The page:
This is how personal data is stolen on vacation when you charge your cell phone in public places

This is how personal data is stolen on vacation when you charge your cell phone in public places
This is how personal data is stolen on vacation when you charge your cell phone in public places

The off-season is not exempt from cyberattacks. (Freepik photocomposition)

With the arrival of summer and the start of vacations in some parts of the world, the risks of cyberattacks directed at tourists through their mobile devices increase.

During these rest periods, the use of mobile phones for various activities such as taking photographs, searching for addresses or making inquiries causes people to resort to public chargers, increasing their vulnerability.

One of the most recent attack methods is “juice jacking,” where cybercriminals install malicious software on devices through public USB ports. This malware allows them to access confidential information and take remote control of the victim’s mobile phone.

Connecting your cell phone in a public place opens the door to the risk of bank information theft. (Photo: Christin Klose/dpa)

The use of infected USB cables in public places, such as airports or cafes, facilitates this type of cyberattacks. Cybercriminals plant altered charging devices that, when used by tourists, silently inject malware into the device.

To understand the magnitude of the problem, one must consider the different ways in which this type of attack can affect personal data. The compromised information can include everything from personal photos, contacts and messages to bank details and access credentials to various platforms.

The risk is considerable, as cybercriminals have the ability to sell this information on the black market or use it for fraudulent activities.

The cell phone must be charged in a safe place. (Photo: Unsplash)

Cybersecurity experts recommend always carrying a portable charger or using your own charging cable. In emergency situations, It is suggested to disable the device’s data transfer before connecting to public charging points.

This preventive measure can provide an additional level of security, although it is not foolproof if the device has already been compromised by other means.

Besides, It is advisable to avoid sharing the charging cable with unknown peoplebecause it can also be a potential source of malware infection.

Cybercriminals can connect to the mobile phone without the user pressing a button. (Illustrative Image Infobae)

The threat is not just limited to “juice jacking.” Other methods such as “bluesnarfing,” which exploits the Bluetooth connection, are also becoming more common. In these types of attacks, criminals access mobile devices through unsecured Bluetooth connections.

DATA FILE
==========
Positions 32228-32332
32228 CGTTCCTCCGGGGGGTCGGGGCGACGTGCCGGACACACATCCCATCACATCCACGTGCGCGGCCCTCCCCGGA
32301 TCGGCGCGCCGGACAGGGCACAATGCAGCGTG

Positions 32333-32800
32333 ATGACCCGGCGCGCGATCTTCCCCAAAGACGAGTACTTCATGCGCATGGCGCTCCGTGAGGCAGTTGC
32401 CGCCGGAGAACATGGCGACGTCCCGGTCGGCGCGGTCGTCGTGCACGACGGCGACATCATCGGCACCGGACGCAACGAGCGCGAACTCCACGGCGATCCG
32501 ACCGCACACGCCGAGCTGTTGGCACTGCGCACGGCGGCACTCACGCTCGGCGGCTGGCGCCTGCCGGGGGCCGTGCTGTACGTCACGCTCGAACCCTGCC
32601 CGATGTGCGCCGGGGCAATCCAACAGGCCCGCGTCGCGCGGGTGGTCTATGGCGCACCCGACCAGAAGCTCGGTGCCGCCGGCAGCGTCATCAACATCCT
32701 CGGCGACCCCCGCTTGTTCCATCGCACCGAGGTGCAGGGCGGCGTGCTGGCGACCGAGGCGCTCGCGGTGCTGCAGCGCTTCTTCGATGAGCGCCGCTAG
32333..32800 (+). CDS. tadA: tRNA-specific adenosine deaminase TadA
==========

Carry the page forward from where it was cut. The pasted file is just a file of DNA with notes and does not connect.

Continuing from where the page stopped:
Likewise, stolen information can include contact details, emails and even entire files stored on the mobile.

To protect yourself from this type of intrusion, It is important to keep Bluetooth turned off when not in use and set the device to be undetectable by other Bluetooth devices.

Emails are spoofed to send viruses. (Illustrative image Infobae)

In addition to physical attacks through cables and connections, scams on online platforms, and fraudulent emails from public entities, evidence a growing sophistication in the tactics of cybercriminals. These methods trick users into providing personal or financial information under false pretenses.

Scams on trading platforms often involve offers that are too good to be true, while fraudulent emails from official institutions try to create a sense of urgency so that the victim acts rashly.

What is done with the cell phone during vacations should be done with caution. (Illustrative image Infobae)

To protect yourself, It is essential to stay informed and follow the recommendations of cybersecurity specialists. Some of the measures that can be taken include:

  • Whenever possible, use your own chargers or portable batteries. and ensure that both the operating system and applications are updated with the latest security patches.
  • Use strong passwords and enable two-step authentication on all possible accounts.
  • When connecting a mobile device to a public charging station, disable any features that allow automatic data transfer.
  • Keep Bluetooth turned off when not in use and make sure to set the device to be undetectable.
  • Be wary of emails or messages that request urgent personal or financial information, and always check their authenticity by contacting the institution in question directly.

Ultimately, the best defense against these cyberattacks is caution and awareness of the risks. Educating yourself on cybersecurity methods and staying informed about new tactics used by cybercriminals are key tools to protect yourself and enjoy a safe vacation.

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